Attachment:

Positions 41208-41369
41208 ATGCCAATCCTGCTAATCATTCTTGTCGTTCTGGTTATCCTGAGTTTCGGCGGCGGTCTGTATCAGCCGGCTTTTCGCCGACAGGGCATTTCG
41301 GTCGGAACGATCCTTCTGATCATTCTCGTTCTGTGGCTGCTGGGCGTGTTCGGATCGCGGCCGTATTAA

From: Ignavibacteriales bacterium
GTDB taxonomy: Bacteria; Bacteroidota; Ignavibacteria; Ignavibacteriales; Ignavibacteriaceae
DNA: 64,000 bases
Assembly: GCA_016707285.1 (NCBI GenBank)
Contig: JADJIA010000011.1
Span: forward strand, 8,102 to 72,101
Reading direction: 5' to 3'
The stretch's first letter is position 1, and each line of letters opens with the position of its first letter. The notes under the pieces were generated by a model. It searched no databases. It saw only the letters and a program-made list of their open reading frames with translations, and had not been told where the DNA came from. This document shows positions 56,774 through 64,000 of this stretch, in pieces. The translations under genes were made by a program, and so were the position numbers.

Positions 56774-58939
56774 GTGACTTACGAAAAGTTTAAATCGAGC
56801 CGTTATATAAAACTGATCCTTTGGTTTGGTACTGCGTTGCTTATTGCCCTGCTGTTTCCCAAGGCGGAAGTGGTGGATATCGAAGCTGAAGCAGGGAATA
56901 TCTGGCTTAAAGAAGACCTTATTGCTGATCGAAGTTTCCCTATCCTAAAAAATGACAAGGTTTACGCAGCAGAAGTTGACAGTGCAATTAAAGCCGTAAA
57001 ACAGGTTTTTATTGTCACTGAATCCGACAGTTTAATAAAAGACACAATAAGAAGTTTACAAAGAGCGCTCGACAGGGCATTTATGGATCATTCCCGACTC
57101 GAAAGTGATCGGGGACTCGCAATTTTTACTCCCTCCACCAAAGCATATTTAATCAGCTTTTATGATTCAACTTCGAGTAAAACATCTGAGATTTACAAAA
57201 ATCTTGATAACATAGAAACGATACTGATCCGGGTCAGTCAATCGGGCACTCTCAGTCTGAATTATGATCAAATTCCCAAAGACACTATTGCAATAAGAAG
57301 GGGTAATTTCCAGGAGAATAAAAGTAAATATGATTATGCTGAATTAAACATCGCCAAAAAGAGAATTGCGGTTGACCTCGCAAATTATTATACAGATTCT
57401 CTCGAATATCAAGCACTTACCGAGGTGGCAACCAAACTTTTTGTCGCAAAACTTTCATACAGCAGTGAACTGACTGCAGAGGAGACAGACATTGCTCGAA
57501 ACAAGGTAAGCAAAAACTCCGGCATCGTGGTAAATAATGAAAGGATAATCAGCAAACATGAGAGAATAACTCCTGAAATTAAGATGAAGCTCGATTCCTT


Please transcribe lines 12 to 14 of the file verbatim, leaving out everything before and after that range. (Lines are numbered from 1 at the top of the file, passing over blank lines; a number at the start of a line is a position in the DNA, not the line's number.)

Positions 56774-58939
56774 GTGACTTACGAAAAGTTTAAATCGAGC
56801 CGTTATATAAAACTGATCCTTTGGTTTGGTACTGCGTTGCTTATTGCCCTGCTGTTTCCCAAGGCGGAAGTGGTGGATATCGAAGCTGAAGCAGGGAATA